|Publication number||US4331693 A|
|Application number||US 06/184,611|
|Publication date||May 25, 1982|
|Filing date||Sep 8, 1980|
|Priority date||Sep 12, 1979|
|Also published as||EP0025588A2, EP0025588A3|
|Publication number||06184611, 184611, US 4331693 A, US 4331693A, US-A-4331693, US4331693 A, US4331693A|
|Inventors||Jerzy Wojciechowski, Jerzy Haber, Zygmunt Gozdziewicz, Edward Lange|
|Original Assignee||Polska Akademia Nauk, Instytut Katalizy I Fizykochemii Powierzchni|
|Export Citation||BiBTeX, EndNote, RefMan|
|Patent Citations (14), Non-Patent Citations (1), Referenced by (19), Classifications (10)|
|External Links: USPTO, USPTO Assignment, Espacenet|
The invention relates to a method of storage of horticultural products in freshness by removal of ethylene from storage chambers.
Long storage of horticultural products with their preservation in the condition of freshness requires application of special operations aimed at reduction of both respiration of these products and rate of water evaporation from them.
The known methods of preservative storage of fruits and vegetables comprise e.g. deposition of appropriate coats on their surface. The East German Pat. No. 201416 reports for example treatment of the stored products with water emulsion of modified polyethylene wax with dispersion agents and agents for blocking growth of bacteria. The water emulsion is deposited on products by their immersion in the solution or by spraying.
What is widely applied is also a method of storing fruits and vegetables at reduced temperature 0°-3° C. and/or in controlled atmosphere, advantageously containing 3-5 vol.% of oxygen and several to 20 vol.% of CO2.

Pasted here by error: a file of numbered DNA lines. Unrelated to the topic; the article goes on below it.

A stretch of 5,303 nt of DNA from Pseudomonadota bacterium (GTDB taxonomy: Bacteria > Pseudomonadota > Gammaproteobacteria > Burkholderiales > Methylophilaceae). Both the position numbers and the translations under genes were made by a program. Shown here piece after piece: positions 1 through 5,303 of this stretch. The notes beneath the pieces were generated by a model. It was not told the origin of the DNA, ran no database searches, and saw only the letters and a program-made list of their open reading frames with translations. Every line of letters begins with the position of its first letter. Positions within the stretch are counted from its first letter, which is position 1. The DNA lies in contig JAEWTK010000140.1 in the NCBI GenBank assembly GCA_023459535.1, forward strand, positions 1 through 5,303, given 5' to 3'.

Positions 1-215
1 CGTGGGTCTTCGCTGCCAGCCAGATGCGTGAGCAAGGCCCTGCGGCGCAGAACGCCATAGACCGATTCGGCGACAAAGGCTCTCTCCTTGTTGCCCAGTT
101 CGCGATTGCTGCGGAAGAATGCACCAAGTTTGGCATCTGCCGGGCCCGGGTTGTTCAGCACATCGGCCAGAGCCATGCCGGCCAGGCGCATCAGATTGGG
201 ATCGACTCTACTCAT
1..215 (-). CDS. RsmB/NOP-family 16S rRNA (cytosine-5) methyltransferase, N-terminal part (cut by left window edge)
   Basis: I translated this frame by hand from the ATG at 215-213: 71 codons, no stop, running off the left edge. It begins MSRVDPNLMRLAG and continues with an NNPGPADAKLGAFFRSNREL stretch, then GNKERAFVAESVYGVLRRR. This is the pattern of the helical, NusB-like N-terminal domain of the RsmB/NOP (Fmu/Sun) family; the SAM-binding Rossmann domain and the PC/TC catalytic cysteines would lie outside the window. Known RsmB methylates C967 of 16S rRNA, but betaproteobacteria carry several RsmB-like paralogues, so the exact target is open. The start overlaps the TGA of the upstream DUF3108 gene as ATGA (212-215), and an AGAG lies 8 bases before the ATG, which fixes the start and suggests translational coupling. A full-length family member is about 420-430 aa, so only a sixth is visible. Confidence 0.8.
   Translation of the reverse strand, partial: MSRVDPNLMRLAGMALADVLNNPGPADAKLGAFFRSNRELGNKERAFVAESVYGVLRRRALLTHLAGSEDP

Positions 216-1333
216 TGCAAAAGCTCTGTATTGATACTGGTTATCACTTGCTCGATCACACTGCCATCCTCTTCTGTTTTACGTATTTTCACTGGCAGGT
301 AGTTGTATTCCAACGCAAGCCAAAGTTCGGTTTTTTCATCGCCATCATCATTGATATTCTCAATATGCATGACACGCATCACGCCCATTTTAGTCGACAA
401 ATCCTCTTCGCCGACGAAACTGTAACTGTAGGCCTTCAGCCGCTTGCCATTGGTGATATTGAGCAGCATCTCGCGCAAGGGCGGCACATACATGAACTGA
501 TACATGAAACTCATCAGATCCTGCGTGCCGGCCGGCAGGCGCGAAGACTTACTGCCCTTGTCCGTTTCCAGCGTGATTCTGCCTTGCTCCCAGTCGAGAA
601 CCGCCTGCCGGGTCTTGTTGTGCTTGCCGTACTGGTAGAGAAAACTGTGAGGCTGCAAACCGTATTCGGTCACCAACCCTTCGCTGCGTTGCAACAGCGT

Formation of favourable conditions for storage of horticultural products aims at considerable slowing-down of their vital functions. As a result of even considerably slowed-down respiration of the stored products, however, they undergo gradually certain changes which lead to evolution of volatile organic products, particularly of ethylene.
Presence of ethylene in surrounding of fruits or vegetables is, however, disadvantageous, since it is known that this compound accelerates ripening and hence shortens time of storage of the products. This fact has been confirmed in many experiments which showed that the removing of ethylene from environment of fruits prolonged time of their conservation. Ethylene content in air during storing of horticultural products may increase even to several thousands ppm. As the ethylene content is reduced the time of preservation of the products in the condition of freshness is increased, maximal prolongation of this time being obtained at ethylene content below 10 ppm.
Taking the above given facts into account a number of technological methods for removal of ethylene from the atmosphere surrounding the stored vegetal products have been elaborated. Such methods include for instance hypobaric storage i.e. storage under reduced pressure, preserving at the same time ventillation. During hypobaric storage ethylene is constantly removed from the surrounding atmosphere, and therefore it cannot be accumulated in the amount which could initiate ripening of vegetal products.
This method of storage is very expensive on a large scale, since it requires construction of chambers resistant to high pressure exerted from inside and resulting from the large pressure difference between atmospheric pressure and the pressure inside the chambers. High costs of construction and special construction requirements are the reasons for small practical use of this method.